Footfall across the UK rose by 19% in June against the month prior, but was still down by 62.6% year-on-year, according to the latest figures from the BRC.
High street footfall was down by 64.5% year-on-year in June, but the final three weeks of the period again saw an improvement, with the average decline lying at 58.4%, against the 74.5% recorded in the first two weeks of the month
Meanwhile, footfall in retail parks was down by only 33.8% year-on-year. The average decline in the first two weeks was 45.1%, easing to 26.3% in the final three weeks of the period.
According to the BRC, their wider, open spaces, higher proportion of supermarkets and large stores, which reopened sooner than other retailers, helped to “shelter” retail parks from a steeper decline
Shopping centres were the worst hit in the period, with footfall down by 68.3% year-on-year. The footfall average decline in the first two weeks was 81.4%, improving to 59.6% in the remaining three weeks.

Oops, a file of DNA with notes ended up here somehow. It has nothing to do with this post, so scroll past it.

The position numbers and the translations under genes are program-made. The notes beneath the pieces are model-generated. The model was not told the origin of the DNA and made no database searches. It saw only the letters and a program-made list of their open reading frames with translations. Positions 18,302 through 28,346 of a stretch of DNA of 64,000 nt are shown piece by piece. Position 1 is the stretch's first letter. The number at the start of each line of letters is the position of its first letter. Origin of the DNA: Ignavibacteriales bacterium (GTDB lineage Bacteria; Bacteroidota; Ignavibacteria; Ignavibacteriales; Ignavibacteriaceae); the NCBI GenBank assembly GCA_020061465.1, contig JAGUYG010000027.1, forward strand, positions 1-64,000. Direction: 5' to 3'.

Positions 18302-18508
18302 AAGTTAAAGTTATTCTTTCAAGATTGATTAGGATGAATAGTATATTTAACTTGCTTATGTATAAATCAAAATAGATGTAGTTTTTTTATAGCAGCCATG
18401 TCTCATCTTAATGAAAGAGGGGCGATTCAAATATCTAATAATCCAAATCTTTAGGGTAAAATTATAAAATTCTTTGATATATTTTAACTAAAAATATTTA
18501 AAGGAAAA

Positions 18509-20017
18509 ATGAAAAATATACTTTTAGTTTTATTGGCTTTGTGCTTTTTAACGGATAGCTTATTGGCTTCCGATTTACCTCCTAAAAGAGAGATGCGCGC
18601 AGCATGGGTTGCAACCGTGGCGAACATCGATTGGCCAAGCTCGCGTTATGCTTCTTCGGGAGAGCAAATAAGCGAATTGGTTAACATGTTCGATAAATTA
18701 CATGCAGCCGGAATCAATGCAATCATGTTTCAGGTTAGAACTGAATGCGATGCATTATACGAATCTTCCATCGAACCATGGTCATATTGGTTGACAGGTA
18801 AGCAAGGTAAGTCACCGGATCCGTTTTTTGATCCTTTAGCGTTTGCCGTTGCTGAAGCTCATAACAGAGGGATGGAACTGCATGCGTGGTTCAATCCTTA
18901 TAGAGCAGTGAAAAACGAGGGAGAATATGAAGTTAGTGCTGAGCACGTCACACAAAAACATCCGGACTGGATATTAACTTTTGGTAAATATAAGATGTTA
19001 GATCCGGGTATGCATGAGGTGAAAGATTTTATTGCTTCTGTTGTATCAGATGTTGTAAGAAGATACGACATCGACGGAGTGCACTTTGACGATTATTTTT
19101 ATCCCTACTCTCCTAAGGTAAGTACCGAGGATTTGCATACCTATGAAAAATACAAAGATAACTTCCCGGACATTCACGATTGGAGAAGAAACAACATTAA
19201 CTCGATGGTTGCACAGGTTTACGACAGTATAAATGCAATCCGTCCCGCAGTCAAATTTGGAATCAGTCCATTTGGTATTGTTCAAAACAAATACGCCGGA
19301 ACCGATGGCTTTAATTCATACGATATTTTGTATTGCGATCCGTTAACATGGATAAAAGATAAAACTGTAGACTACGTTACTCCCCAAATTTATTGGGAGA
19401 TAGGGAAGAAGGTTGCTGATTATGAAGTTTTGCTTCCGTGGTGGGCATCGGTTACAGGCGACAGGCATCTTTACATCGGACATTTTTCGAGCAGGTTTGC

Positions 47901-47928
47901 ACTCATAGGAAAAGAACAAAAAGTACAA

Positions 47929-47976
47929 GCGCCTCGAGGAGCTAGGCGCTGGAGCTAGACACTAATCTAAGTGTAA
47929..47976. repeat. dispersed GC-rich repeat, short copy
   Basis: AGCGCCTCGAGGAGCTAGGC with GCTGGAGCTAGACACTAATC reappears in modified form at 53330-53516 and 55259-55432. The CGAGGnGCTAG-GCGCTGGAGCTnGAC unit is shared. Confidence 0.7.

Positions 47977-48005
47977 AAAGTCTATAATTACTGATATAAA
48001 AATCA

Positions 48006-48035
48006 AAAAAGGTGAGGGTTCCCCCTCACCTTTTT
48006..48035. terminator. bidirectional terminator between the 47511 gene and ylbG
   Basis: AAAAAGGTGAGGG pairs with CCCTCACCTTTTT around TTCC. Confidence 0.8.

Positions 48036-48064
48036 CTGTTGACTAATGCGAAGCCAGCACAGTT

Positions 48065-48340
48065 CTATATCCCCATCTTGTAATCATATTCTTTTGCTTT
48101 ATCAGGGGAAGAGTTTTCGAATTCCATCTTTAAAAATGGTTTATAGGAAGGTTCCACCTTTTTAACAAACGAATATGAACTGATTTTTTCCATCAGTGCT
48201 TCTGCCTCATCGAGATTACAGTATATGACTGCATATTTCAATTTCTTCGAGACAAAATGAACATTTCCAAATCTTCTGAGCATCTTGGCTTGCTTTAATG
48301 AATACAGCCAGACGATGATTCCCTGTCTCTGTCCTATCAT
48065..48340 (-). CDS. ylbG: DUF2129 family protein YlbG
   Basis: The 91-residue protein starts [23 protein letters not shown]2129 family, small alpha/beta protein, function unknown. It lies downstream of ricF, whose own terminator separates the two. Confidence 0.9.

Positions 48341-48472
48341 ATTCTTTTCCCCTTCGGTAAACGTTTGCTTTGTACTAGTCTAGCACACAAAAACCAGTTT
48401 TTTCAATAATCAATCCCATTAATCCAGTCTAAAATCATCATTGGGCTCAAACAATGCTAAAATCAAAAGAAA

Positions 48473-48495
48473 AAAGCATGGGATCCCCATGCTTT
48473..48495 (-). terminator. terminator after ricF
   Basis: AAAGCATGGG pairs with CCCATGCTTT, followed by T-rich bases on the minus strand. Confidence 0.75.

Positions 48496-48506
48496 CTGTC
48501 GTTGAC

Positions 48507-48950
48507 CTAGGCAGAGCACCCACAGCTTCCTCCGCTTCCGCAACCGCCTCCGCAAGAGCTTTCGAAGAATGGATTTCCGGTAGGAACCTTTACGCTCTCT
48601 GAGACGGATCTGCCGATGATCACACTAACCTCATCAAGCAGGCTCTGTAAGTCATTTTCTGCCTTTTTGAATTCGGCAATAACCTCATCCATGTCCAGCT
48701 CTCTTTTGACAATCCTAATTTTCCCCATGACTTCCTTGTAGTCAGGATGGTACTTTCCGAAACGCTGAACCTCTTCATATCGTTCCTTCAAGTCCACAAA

Helen Dickinson OBE, CEO of the BRC, said: “Footfall levels are still well below pre-coronavirus levels; however, the decline was softer than it was in May thanks to the reopening of non-essential retail stores on 15 June.
“UK recovery has been sluggish, especially compared with European standards, but retailers with stores remain hopeful that the reopening of hospitality will provide a welcome boost.”
She added: “The chancellor’s economic update earlier this week provided critical interventions to protect jobs and incomes for households across the UK.
“However, unless footfall returns to UK streets, the Government must be prepared to step in and take further action to boost demand, such as widening the VAT cut to include retail goods.”
Andy Sumpter, retail consultant at EMEA of ShopperTrak, said: “It really was a month of two halves with footfall down 80% at the start of June before rising significantly post re-opening, though still far down on last year.
“It’s too early to say if the re-opening of pubs and restaurants will help significantly boost retail footfall, but the UK was the last amongst its European peers to re-open doors and is also seeing the slowest rate of recovery.”